What are the “Kinder Olympics?”

Germany where Seeya was as an exchange student, and saw the Oberammergau Passion Play.

What is the “Oberammergau Passion Play?”

“You saw people play in Orby-bow?” asks Anika screwing up her nose. “Almost,” says Seeya.

Russia where Seeya stepped behind the iron curtain. ??? What does this mean? 

“That’s so silly Seeya. Curtains aren’t made of iron,” Anika shakes her head. One day when he finished his stories, Anika sat deep in thought.

“You’ve had lots of adventures,” Anika asks. “Will I?” Well, she’s four… right? This doesn’t really sound like a question a four year old would ask?

“Of course!” says Seeya.
“How do you know?” asks Anika.
“Because you’re my grand-daughter!” Seeya says, smiling.
“I am!” Anika agrees, as she picks up some sand for her lasagna.

OK… I’m not sure about this. This seems more like an outline to a story than an actual story itself. I don’t want to sound harsh, it’s just that I see a lot of manuscripts like this. Too many people think it’s easy to write a kid’s book. It’s not that easy to keep a reading audience engaged either. Even and especially kids.

To do that you need to first have structure to the story… such as:

Introduction–> Rising Action–> Climax–> Falling Action–> Resolution

This outline is the basic outline ALL GOOD STORIES FOLLOW. From popular TV shows to movies to best-selling novels… they ALL start with that basic outline and work out from there. That is missing in this story. What is also missing are a lot of details. We don’t know what anyone looks like… (No pics don’t fill in the blanks or tell the story).

We don’t know what their surroundings look like and we don’t have an agenda/challenge for the lead character to over come. That’s the heart of any story is watching the protagonist get into trouble and how they get back out of it. That’s the transformation of a character or character arc that is so satisfying to a reader… yes even preschoolers. They may not be able to articulate it but they can tell when something isn’t right in a story.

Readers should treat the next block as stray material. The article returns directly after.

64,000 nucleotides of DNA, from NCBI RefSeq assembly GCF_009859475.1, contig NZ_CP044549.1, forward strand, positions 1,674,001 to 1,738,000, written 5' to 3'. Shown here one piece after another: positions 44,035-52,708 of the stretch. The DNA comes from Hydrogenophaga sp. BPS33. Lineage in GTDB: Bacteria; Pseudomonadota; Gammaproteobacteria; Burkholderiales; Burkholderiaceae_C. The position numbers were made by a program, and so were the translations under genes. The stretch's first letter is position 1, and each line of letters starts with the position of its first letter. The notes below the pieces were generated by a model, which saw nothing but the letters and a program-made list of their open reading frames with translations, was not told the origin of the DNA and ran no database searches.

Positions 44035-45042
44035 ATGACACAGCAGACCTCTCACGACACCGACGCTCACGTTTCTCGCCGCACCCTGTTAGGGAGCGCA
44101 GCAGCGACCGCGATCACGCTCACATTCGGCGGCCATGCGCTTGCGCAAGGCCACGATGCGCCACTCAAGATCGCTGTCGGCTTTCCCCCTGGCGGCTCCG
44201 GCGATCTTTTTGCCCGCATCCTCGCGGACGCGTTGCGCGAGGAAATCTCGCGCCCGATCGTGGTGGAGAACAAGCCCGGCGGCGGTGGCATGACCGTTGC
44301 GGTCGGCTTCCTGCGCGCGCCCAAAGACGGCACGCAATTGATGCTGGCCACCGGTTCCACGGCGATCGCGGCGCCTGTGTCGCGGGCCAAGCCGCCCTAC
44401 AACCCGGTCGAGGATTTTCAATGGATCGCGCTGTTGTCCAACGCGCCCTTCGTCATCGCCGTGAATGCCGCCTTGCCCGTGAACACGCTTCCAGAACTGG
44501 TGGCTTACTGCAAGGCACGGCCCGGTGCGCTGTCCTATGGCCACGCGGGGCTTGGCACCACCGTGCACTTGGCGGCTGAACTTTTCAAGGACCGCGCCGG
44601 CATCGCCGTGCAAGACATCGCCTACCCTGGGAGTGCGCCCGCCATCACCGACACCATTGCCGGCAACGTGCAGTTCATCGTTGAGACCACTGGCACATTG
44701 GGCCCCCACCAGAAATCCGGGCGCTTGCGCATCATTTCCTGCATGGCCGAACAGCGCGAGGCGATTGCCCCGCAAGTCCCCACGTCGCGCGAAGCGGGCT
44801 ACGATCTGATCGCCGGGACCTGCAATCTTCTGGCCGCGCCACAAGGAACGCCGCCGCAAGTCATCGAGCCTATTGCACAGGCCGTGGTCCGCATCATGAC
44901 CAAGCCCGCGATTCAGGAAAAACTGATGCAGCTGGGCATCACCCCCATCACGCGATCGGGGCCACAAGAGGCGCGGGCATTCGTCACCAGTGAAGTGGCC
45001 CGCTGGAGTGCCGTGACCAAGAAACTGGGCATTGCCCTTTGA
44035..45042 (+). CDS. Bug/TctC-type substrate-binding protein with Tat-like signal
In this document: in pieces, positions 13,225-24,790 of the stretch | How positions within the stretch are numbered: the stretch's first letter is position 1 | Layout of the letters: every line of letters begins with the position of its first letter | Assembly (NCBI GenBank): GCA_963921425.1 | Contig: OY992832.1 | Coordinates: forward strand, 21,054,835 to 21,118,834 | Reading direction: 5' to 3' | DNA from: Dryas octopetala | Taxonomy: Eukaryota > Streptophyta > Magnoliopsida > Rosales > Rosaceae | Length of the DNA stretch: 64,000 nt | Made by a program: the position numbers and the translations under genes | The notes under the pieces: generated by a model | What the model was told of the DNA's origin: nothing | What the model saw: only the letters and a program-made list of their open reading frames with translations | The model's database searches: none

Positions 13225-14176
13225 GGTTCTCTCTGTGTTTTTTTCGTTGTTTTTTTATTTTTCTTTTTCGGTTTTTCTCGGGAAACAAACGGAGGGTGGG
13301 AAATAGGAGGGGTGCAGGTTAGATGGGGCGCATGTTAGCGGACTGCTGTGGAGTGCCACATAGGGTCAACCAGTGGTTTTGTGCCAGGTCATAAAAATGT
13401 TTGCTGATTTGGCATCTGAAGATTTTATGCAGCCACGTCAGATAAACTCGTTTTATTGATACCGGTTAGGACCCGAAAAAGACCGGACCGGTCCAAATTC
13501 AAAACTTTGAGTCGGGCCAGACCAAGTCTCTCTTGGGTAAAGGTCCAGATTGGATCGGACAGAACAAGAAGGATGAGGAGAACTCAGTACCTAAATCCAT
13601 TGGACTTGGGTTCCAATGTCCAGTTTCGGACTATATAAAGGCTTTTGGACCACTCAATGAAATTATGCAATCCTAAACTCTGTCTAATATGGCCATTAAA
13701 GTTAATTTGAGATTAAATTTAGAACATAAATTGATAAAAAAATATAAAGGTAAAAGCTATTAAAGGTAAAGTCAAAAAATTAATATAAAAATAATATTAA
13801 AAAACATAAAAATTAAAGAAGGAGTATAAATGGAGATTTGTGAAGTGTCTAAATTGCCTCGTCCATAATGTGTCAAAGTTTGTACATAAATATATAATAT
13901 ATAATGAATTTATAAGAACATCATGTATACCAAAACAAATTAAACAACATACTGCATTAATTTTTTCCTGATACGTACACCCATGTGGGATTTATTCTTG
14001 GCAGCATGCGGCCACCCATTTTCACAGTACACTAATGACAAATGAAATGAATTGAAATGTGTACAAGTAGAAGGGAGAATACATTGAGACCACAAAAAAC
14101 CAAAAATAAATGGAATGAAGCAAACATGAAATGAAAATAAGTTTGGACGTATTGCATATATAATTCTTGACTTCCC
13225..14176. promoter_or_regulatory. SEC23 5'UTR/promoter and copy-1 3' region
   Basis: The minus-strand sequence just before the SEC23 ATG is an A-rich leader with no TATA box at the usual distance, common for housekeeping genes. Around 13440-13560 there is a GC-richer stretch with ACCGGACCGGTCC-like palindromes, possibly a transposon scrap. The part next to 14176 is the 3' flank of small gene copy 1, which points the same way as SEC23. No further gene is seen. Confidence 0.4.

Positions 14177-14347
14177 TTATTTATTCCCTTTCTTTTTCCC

Since there is no climax to the story we don’t really know what the story is about. It’s a nice little story that has no story arc to it. It’s not the kind of book that gets readers excited. You’ve done a nice job of keeping the sentences short and the language fairly simple for a young audience of 4-5.

I would suggest choosing some type of challenge for Anika or Seeya to overcome (It’s a little unclear who the main protagonist is in this story).

It doesn’t have to be huge… just something difficult she has to push herself to accomplish/overcome.

Perhaps her grandfather can help her to keep that interaction going as that is a very nice relationship they have.

Try to start the very first sentence of any book or even chapter with characters in the middle of action of some sort. Action helps to define a character.

Here is a good link for writing dialogue. Yours dialogue is pretty good though:

http://www.writersdigest.com/editor-blogs/there-are-no-rules/keep-it-simple-keys-to- realistic-dialogue-part-i

I’ve also included a few “cheat sheets” to help you make this story stronger.

Thank you. Please contact me with any questions.

thewritersnexus@gmail.com